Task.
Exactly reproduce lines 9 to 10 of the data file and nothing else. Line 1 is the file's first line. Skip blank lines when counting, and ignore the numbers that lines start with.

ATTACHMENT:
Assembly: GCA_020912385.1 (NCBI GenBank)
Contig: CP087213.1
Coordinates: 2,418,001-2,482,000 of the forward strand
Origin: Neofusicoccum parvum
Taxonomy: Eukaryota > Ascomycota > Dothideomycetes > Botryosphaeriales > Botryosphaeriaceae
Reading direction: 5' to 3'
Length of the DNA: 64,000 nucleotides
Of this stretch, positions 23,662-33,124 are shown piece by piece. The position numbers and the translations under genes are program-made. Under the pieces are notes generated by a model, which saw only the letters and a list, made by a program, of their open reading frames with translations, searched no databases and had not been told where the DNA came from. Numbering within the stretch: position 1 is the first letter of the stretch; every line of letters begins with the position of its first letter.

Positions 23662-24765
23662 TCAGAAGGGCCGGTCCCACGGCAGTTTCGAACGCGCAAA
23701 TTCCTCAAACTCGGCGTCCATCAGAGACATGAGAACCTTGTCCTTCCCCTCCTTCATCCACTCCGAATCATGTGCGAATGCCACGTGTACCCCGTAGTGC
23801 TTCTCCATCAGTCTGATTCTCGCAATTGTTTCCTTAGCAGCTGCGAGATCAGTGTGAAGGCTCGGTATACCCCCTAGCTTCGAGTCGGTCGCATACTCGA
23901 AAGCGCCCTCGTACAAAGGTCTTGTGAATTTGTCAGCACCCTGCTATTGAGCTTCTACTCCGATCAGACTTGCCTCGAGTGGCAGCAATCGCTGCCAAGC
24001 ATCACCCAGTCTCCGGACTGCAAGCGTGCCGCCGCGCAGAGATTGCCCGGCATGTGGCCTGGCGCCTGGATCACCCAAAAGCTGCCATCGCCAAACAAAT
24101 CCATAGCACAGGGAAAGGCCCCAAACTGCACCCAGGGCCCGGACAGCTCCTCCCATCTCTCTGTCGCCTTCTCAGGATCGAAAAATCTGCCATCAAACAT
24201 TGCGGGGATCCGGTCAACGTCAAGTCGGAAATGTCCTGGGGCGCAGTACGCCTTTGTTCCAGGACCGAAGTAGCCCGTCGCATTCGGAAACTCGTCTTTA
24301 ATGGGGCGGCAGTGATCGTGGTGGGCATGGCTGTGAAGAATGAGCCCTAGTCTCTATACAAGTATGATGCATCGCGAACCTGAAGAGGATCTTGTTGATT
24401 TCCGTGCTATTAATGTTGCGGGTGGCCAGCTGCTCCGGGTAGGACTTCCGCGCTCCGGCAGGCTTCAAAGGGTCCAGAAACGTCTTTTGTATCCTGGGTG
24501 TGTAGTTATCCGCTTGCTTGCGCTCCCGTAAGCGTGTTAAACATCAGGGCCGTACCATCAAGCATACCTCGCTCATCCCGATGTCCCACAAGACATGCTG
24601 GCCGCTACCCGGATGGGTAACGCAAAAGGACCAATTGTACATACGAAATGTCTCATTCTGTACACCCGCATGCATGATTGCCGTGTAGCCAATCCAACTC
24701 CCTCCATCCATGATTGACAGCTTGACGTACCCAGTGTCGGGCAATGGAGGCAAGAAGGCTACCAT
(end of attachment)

Positions 23662-24765
23662 TCAGAAGGGCCGGTCCCACGGCAGTTTCGAACGCGCAAA